In what has to be one of the most consequential episodes of confirmation bias in modern history, the argument made by the doctor and his assistant in 1980 carried the day. By 1999, the Joint Commission on Accreditation of Healthcare Organizations had designated pain the “fifth vital sign” (alongside body temperature, pulse, respiration rate, and blood pressure). Patients were asked to rate their own pain on a scale of 1 to 10. Prescriptions were written based on those scores. Doctors, held hostage to customer-satisfaction surveys in which their patients were asked how well their pain had been controlled, had signed on to the new paradigm.
Unsurprisingly the pharmaceutical industry signed on, too. Of particular importance was Purdue Pharma’s introduction of OxyContin in 1996. OxyContin, manufactured to release the opioid oxycodone slowly over the course of a day, promised 12 hours of relief from chronic pain, and for the same reason it also promised a lower chance of addiction than other, similar painkillers. Purdue marketed the drug aggressively and sometimes dishonestly. (There were hundreds of millions of dollars in fines and settlements years later, with lawsuits continuing to this day.) Physicians wrote month-long prescriptions to patients who had undergone surgeries that almost certainly would not keep them hurting for that long.
These two factors working in conjunction—a medical profession eager to kill pain and a pharmaceutical industry eager to sell painkillers—proved deadly. The prescription of opioids skyrocketed in the United States in a way it didn’t anywhere else, and with the increased prescribing came increased addiction and overdosing. Some addicts sought prescriptions from multiple physicians at once. Others visited “pill mills,” cash-only businesses that were staffed by licensed (but shady) doctors who were there to hand out prescriptions with no questions asked. And addicts weren’t only swallowing the pills with a glass of water. Many crushed them up so they could be snorted, injected, or dissolved in a beverage, thus defeating the 12-hour release mechanism (which didn’t always last 12 hours anyway, it turned out) and getting the full effect immediately. For a long time, painkiller sales and fatal painkiller overdoses rose in nearly perfect conjunction.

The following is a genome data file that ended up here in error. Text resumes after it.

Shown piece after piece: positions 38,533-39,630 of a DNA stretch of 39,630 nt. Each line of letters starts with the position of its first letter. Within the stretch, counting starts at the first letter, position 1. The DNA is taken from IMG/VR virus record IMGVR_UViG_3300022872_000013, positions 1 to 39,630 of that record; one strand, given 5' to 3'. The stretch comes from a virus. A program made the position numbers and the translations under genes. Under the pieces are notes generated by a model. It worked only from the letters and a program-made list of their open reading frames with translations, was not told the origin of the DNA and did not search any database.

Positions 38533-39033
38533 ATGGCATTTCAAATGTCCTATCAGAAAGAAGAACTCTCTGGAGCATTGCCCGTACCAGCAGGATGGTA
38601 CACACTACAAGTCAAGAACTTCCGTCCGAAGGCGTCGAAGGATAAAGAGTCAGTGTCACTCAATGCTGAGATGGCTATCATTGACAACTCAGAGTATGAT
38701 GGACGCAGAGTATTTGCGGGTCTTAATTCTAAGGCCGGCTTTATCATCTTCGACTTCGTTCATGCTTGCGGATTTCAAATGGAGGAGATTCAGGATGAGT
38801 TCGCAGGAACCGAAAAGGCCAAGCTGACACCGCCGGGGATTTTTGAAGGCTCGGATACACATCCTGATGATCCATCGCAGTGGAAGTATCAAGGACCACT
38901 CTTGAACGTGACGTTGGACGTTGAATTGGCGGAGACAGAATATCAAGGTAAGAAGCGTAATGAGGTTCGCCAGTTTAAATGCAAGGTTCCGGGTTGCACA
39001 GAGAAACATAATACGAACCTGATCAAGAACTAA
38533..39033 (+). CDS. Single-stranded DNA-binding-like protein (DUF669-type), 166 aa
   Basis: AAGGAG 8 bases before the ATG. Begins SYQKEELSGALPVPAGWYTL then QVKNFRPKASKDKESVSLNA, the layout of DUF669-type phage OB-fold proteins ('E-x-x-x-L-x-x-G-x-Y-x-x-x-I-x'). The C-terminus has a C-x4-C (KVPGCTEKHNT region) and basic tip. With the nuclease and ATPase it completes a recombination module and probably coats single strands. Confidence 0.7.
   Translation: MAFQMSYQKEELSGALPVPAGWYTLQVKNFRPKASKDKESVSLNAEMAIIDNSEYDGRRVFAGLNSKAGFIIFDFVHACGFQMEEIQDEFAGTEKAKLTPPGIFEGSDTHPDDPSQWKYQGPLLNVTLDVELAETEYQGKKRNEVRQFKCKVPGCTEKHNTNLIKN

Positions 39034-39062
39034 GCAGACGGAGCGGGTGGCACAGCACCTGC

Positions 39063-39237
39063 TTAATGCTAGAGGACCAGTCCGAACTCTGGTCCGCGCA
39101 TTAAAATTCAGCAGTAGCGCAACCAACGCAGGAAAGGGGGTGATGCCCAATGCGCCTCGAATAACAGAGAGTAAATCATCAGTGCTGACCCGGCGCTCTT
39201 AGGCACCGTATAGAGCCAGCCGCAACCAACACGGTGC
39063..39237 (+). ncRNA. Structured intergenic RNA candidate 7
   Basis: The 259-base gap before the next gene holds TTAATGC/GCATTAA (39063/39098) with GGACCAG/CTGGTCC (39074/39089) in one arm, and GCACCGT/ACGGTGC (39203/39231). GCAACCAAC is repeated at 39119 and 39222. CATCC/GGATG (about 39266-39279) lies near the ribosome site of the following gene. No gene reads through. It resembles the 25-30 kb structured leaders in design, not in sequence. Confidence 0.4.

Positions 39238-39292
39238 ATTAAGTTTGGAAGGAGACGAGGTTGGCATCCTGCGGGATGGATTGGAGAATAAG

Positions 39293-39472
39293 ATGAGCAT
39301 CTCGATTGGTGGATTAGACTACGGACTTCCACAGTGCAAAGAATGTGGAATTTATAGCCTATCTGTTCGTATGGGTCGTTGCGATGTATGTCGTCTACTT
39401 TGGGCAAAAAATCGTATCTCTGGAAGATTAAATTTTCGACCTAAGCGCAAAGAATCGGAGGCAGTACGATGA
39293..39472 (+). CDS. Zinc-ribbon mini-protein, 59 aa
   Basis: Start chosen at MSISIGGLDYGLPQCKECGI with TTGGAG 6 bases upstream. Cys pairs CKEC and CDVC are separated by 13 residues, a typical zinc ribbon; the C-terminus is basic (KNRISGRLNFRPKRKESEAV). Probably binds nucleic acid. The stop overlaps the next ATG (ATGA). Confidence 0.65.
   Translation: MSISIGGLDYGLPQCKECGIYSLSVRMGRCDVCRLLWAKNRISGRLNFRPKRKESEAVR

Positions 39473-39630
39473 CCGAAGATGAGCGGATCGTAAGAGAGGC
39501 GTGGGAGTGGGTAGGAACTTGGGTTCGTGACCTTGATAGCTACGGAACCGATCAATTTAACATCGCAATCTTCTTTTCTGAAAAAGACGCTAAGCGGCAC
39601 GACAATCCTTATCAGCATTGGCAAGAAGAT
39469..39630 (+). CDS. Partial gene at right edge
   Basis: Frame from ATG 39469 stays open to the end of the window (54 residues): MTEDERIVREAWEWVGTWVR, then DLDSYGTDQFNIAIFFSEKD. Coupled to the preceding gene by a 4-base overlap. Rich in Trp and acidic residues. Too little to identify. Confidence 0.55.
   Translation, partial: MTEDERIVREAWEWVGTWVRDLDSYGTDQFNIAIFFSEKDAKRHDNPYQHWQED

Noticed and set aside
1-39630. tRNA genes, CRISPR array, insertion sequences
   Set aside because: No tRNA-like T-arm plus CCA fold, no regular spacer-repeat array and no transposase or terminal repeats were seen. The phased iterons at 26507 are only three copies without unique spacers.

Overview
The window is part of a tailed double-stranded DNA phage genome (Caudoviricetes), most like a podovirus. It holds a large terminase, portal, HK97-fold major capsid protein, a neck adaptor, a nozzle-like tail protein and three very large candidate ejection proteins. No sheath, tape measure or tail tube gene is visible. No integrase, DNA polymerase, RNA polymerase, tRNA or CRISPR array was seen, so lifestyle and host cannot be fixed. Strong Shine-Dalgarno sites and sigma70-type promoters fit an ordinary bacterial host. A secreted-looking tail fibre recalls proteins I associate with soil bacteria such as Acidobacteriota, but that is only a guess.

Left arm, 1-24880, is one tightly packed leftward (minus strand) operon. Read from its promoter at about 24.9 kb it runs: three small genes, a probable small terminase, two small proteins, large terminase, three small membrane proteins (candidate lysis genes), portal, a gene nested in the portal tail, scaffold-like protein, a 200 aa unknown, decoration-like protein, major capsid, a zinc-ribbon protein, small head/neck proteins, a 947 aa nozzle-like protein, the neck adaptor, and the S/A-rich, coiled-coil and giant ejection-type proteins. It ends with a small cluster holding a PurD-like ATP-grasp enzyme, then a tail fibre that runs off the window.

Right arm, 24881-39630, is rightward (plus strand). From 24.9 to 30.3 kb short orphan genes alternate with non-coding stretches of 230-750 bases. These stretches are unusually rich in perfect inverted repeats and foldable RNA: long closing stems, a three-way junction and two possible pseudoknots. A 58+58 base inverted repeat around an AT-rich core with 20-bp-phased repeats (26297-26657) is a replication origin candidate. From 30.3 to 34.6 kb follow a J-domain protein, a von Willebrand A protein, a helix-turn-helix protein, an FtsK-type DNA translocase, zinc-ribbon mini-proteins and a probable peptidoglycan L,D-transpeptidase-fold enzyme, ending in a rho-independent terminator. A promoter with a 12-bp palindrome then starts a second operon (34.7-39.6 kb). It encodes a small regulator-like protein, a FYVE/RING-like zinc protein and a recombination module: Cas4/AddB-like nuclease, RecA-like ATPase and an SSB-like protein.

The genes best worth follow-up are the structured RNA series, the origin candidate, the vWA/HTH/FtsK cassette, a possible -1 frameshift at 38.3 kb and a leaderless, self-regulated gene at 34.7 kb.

A few years ago some legislators, doctors, and regulators started noticing there was a problem and began taking steps to fight it. Purdue released a new version of OxyContin in 2010 that was harder to crush and started monitoring its sales more closely. States started experimenting with prescription registries to prevent doctor-shopping and cracked down on the pill mills. Painkiller deaths did stop rising; Florida in particular saw success with its efforts to shut down pill mills. Overall prescribing fell, too, starting in 2010.
Heroin use, on the other hand, began to rise at this point as painkiller addicts switched to an alternative that was chemically similar, cheaper, and also far more dangerous. Though the percentage of opioid users who switched to heroin was low, it was enough to give the heroin market a substantial boost relative to where it started. Studies indicated that, in a striking contrast with previous eras, most users of heroin who began in the 2000s and 2010s had previously abused prescription drugs. Fatal heroin overdoses doubled between 2010 and 2012 and again between 2012 and 2015; in that final year there were about 13,000 of them in the official statistics, likely an undercount thanks to the coding issue I noted at the outset, with opioid overdoses not always being properly recorded as such.
Moreover, as the heroin market grew, the heroin being sold began to be laced with synthetic opioids (that is, those not derived from opium poppies) such as the highly lethal fentanyl. This once-obscure drug is used medically as an anesthetic, but the fentanyl mixed with heroin of which we now hear so much is normally procured from China through illegal trafficking. Meanwhile, even with the above-mentioned downturn in opioid prescriptions, enough of them are still written each year for every American adult to have one (though it’s worth noting that many of the prescriptions, especially those given after surgery, go unused).
Thus has the overall epidemic continued basically uninterrupted, with soaring heroin and fentanyl deaths canceling out any improvement regarding other opioids.
Who Has Fallen Victim?
Since 1999, opioid overdoses have risen in every state of the union and among every demographic. But it isn’t as though they are distributed within a perfect cross-section of America. It’s worth tallying where and whom the epidemic has hit hardest.
The most striking trend is geographical. Around the turn of the millennium, in states bisected by the Appalachian mountains—West Virginia, Kentucky, and Ohio—there were not out-of-the-ordinary rates of opioid deaths. The same was true of New Hampshire and Rhode Island in the Northeast. But in recent years, these are the states where the problem is the worst.
The chart below illustrates this. Each state is plotted according to its opioid-overdose rate around the turn of the century (the X axis) and in the most recent data available (the Y axis). West Virginia’s position is the most striking: It’s toward the middle horizontally but towers over all others vertically. Just as important, every single state saw its rate rise. If a state had had the same rate in both periods, it would fall on the black line toward the bottom of the chart. (Note that these are official statistics, and efforts to correct for underreporting indicate that many states, especially Pennsylvania and several in the South, should look worse than they do.)